Gambling regulators in Massachusetts on Tuesday levied a $35 million fine on Wynn Resorts but allowed the company to keep its state casino license and open its Boston-area resort as planned after executives failed to disclose years of allegations of sexual misconduct against company founder Steve Wynn.
The Massachusetts Gaming Commission also fined CEO Matthew Maddox $500,000 for his ``clear failure'' to investigate at least one misconduct complaint and required the Nevada company, which also owns properties in Las Vegas and Macau, to be subject to review by an independent firm selected by the state.
The commission, in its 54-page decision, said it was "troubled by the systemic failures and pervasive culture of non-disclosure" its investigators uncovered, but ultimately determined the evidence "does not rise to the level" of revoking the company's license or calling for other major changes.
"While the Company has made great strides in altering that system, this Commission remains concerned by the past failures and deficiencies," the decision reads. "Given our findings, it is now in the interest of the Commonwealth that the gaming licensee move forward in establishing and maintaining a successful gaming establishment in Massachusetts."
The company said in a statement it's reviewing the late evening decision and considering its next steps. Lawyers for Steve Wynn didn't respond to emails seeking comment.
The long-awaited decision effectively clears the way for the opening of the company's $2.6 billion Encore Boston Harbor resort in Everett in June. It comes after the commission this month released a more than 200-page investigative report, held three days of public hearings and deliberated for nearly four weeks on what company officials knew and did about the allegations.
Steve Wynn has denied the claims, saying his relationships with female employees had been consensual. He resigned as CEO last year after the Wall Street Journal first reported on the allegations.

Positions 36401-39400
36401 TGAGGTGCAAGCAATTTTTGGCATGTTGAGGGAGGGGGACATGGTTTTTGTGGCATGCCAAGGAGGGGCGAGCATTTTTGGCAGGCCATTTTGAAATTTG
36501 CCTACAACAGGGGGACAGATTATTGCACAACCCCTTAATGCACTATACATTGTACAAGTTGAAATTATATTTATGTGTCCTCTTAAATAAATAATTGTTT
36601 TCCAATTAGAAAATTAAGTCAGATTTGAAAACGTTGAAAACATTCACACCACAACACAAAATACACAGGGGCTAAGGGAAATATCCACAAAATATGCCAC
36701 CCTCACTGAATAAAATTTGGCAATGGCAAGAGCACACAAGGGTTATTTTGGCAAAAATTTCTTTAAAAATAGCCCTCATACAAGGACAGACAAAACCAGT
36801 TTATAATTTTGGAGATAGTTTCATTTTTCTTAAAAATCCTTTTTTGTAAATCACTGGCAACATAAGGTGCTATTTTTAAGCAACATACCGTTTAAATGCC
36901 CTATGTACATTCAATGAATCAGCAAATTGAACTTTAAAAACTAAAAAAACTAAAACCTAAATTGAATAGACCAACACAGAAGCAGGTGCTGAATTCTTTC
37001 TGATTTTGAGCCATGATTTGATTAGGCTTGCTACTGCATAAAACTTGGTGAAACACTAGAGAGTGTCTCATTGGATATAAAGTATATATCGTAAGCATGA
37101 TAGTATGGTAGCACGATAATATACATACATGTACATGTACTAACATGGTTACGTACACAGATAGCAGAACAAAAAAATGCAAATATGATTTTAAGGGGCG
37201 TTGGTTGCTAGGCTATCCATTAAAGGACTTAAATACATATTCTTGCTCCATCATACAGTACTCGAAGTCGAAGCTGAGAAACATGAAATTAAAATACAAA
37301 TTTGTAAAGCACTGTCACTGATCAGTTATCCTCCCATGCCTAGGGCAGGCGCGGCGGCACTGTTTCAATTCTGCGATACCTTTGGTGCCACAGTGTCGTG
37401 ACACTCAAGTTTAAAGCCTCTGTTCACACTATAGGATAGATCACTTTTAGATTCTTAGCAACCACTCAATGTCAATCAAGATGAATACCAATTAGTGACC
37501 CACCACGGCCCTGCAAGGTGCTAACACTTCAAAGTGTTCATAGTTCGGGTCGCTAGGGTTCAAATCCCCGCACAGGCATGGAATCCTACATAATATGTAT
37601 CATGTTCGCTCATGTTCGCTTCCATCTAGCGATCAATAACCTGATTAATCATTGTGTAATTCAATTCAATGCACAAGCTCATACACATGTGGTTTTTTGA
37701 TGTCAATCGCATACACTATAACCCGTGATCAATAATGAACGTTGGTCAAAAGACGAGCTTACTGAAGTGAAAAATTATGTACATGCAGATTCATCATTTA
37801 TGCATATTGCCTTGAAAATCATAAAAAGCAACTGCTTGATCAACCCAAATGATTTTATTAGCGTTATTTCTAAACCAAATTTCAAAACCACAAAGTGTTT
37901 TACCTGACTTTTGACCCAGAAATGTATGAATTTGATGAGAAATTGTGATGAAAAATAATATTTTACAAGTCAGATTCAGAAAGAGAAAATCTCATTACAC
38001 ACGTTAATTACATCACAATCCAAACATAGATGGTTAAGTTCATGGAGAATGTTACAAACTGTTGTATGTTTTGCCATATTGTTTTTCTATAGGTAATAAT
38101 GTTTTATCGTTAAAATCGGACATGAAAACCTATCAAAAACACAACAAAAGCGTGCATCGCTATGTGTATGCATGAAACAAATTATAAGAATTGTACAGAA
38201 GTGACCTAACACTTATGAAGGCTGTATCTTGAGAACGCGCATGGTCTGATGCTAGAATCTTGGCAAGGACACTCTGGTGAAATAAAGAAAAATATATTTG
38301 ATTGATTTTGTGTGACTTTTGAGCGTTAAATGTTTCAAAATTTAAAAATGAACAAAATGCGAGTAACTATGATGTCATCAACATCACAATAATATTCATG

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Nevada regulators, after an investigation similar to Massachusetts' earlier this year, levied a $20 million fine on the company but also allowed it to retain its casino license.
Regulators in both states were focused on how long company officials were aware of the allegations and how they responded, rather than the truth behind the claims.
In Massachusetts, gambling investigators found company officials were aware of many of the allegations but failed to report them to internal investigators or take other steps mandated in the company's sexual harassment policies.
They also found Wynn officials failed to disclose settlements paid out to Steve Wynn's accusers during their initial application for a state casino license. Among them was $7.5 million Steve Wynn personally paid in 2005 to a former salon employee who alleged she'd become pregnant after Wynn raped her.
Massachusetts regulators also found Wynn executives were aware but didn't disclose at least three other complaints casino massage therapists brought against Steve Wynn as the company was being vetted by the state from 2013 to 2014.
Wynn Resorts has argued the company has fundamentally changed since the scandal.
Every top executive that actively covered up or failed to act on the allegations has been fired. The board of directors saw an infusion of new members, including three women, and new sexual misconduct policies have been instituted, such as the creation of an oversight panel to review sexual harassment claims led by a former Boston police commissioner.
But Gaming Commission members, during their April hearings, directed pointed questions at Maddox, who has been with the company since its founding and is a close ally of Steve Wynn.
Commission members criticized Maddox for authorizing spying on employees named in The Wall Street Journal's story, but not actually investigating the sexual misconduct claims. And, when asked by commission members to name at least one of the company's new sexual harassment policies, Maddox wasn't able to.
Maddox acknowledged he should have informed regulators about the allegations in early 2018 since company officials were aware of The Wall Street Journal's reporting weeks prior to publication.
He also testified he'd been aware of a 2008 settlement as the company's then-chief financial officer, but maintained he was told the payment was to help a financially struggling employee.
And Maddox told regulators he was also aware of at least one of the complaints made by spa workers at Wynn Las Vegas about Steve Wynn's conduct during massages. As company president at the time, he said he told the then-president of the casino to tell Steve Wynn to discontinue the behavior.